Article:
A couple of years ago, I attended an inservice on learning centers in the classroom. Since then, learning centers have become a huge part of my teaching. Now, my students participate in self-directed, self-motivating review, practice, and enrichment on a regular basis. The kids love the math centers and even ask for more work!! This blog is dedicated to helping teachers make math centers a meaningful part of their instruction, thereby increasing students' achievement and the enjoyment of teaching!

Saturday, January 8, 2011

Organizing Your Learning Center (Getting Started)

In order that your learning centers can be as effective as possible, they should be organized in a way that is inviting and accessible. Most teachers I've observed seem to use the storage crate as a primary organizer for centers, but I'd highly recommend a more inviting and more highly visible display. I would encourage you to consider either a tri-fold project board or a bulletin board display. 

I use the tri-fold project board on a trapezoid table to display and organize my math centers (special thanks to my friend and colleague Jenny Neville for helping me come up with the project board math center idea). It not only helps to "advertise" new center activities, but it is excellent for helping them find a center activity that focuses on a particular skill, or an activity that offers the level of challenge that they need. In each of the classrooms where I teach, I stapled nine colored file folders onto the project board in three rows of the three. Any cards, manipulatives, or other materials that accompany the activities are placed on the table in front of the board. 

Math Center
Each column focuses on a different topic. Since I teach math, I use the middle column for math facts, because I want students to work on them throughout the year. If you teach reading, you might consider using the middle column for something ongoing and fundamental, such as sight words or phonemic awareness. I use the two outer columns for activities that align with the two most recent units being taught.  So, students can choose between the current topic or continue working on the previous topic. Then when I start a new unit, I replace the oldest column. If I have a few extra activities that won't fit, I just place them on the table in front of the board. In addition, I placed a crate with hanging files under the table to house older activities that students may want to revisit, or activities they wanted to try but never got around to working on.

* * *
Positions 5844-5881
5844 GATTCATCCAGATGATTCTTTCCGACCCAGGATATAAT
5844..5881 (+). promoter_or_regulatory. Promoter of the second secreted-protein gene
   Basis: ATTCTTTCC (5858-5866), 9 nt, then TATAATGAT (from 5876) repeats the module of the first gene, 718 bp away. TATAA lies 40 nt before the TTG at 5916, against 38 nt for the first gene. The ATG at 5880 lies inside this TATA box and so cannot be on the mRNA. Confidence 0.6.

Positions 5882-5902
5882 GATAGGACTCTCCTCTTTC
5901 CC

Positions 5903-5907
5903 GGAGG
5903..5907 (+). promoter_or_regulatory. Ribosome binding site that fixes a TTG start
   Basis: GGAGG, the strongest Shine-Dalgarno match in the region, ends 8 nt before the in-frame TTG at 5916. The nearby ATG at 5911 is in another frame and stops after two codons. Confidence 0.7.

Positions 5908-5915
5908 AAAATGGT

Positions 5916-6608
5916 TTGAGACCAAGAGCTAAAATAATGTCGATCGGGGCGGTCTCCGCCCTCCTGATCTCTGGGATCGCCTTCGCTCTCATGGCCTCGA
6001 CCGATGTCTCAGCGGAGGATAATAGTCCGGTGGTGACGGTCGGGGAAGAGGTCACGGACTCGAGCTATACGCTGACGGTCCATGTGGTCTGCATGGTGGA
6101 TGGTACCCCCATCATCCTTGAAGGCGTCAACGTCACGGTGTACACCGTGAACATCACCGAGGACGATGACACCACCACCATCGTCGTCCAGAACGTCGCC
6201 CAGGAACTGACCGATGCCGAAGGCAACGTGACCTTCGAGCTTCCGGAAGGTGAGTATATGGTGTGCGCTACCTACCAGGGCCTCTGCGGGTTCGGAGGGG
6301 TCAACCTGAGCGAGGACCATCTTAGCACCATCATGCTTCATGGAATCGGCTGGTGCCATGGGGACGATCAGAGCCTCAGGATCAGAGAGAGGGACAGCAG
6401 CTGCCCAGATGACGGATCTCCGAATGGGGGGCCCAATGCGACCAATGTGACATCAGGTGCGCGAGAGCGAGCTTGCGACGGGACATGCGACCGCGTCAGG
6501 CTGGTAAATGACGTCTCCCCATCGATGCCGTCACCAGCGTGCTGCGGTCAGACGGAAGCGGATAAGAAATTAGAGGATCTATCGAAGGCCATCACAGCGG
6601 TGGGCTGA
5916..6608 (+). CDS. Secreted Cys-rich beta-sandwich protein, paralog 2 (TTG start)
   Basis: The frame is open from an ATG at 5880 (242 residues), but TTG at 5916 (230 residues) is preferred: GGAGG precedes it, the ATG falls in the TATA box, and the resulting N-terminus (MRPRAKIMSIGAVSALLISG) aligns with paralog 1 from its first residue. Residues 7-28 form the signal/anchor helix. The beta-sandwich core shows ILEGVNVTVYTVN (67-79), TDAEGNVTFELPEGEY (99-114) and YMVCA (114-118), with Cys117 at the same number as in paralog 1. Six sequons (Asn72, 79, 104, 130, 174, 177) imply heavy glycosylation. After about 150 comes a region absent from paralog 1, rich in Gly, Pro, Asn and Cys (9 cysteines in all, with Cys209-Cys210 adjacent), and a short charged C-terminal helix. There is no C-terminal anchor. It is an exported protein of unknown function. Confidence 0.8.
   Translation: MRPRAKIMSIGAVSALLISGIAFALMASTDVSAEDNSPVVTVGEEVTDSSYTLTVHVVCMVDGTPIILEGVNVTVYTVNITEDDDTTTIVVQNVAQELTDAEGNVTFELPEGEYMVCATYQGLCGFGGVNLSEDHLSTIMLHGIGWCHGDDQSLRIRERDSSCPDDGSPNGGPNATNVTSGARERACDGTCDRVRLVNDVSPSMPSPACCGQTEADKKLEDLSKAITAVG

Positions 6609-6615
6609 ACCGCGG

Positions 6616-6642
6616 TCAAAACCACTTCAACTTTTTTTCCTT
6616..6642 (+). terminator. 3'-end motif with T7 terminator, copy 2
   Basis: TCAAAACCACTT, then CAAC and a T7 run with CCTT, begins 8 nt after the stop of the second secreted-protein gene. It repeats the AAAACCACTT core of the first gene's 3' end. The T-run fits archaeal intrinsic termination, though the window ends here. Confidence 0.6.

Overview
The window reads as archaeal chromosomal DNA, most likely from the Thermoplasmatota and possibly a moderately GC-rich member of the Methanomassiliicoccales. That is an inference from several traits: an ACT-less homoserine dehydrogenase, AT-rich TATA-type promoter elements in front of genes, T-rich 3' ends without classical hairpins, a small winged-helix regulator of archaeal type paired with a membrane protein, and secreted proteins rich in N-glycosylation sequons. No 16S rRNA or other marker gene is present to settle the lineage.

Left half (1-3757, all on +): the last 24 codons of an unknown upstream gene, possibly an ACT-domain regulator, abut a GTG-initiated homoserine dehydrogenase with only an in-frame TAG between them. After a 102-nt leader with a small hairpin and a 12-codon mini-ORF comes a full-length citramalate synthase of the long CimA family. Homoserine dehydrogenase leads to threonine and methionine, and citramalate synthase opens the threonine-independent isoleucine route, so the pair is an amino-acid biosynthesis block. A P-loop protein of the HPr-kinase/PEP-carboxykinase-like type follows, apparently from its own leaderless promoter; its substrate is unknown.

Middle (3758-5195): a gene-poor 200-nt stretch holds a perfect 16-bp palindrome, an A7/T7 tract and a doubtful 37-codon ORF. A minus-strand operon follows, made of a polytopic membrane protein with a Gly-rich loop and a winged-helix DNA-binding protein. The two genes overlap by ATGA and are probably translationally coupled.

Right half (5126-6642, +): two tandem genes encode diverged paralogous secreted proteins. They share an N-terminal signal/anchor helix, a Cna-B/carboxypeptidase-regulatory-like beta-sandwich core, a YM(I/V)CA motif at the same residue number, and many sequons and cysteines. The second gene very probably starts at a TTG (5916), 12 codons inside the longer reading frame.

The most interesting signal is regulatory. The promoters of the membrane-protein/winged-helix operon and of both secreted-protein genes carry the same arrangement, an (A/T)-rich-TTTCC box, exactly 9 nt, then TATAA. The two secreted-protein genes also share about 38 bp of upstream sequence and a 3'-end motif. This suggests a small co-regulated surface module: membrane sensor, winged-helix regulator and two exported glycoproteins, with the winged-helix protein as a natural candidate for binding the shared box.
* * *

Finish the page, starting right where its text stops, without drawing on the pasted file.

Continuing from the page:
Each row is a different challenge level. For my math centers, I used traffic light colors:
                      Red row (top) --  Challenge / Enrichment activities
                      Yellow row (middle) -- Practice activities
                      Green row (bottom) -- Review activities
This allows for student-driven differentiation if your students are ready to handle the responsibility of choosing activities for themselves. You could always assign certain students to particular color levels if you felt they need more direction. Sometimes I will personally select an activity for a student, either because I feel that he or she is choosing something too easy or too hard, or because I know that a student needs practice on a certain skill. However, my students are typically very good at selecting work for themselves.

Another good organizational tool is a bulletin board display. It can be set up the same way as the project board, but with the potential for more available topics and difficulty levels if desired. Like the project board, it is also highly visible and inviting, and it helps to advertise new activities for you. It's also one less bulletin board to have to decorate over and over again. :) The drawback is that you don't have the table for manipulatives and other materials that don't fit into the pockets, although placing a slim table or row of extra desks in front of it or beside it might solve that problem.

The storage crate is another option for organizing your math centers if you have an extreme lack of space. Any centers, provided they are filled with worthwhile activities, are better than nothing. You can still color code your folders to help organize by topic and/or ability level. However, the storage crate is not highly visible, and does not help students to see their options of activities very well. It is also difficult for more than one student to dig through the files at once.

Hopefully these ideas will be helpful in setting up and organizing a learning center in your classroom.


  1. I like your blog. Suzie would be proud of you. You should send her an invite to view it. Your products look very good as well.

  2. Thanks a lot! I've got a lot more posting to do, though. :)

  3. These are great ideas! I also teach math but I also teach Science and SS. I do what I call sponge activities for early finishers. We don't actually have a "center time." However, my sponge activities are similar to center activites. I use baskets, and switch out activties based on what we are learning or what they need to work on. I don't have much space so I am looking for a better way to store and organize! Thanks!


  4. Thanks for the detailed description of the way you recommend organizing centers on the trapezoid table, the columns and rows on the trifold board, the levels of work, and why you think it works better than other options. This was very helpful to me (coming from upper elementary grades that didn't use centers much at all).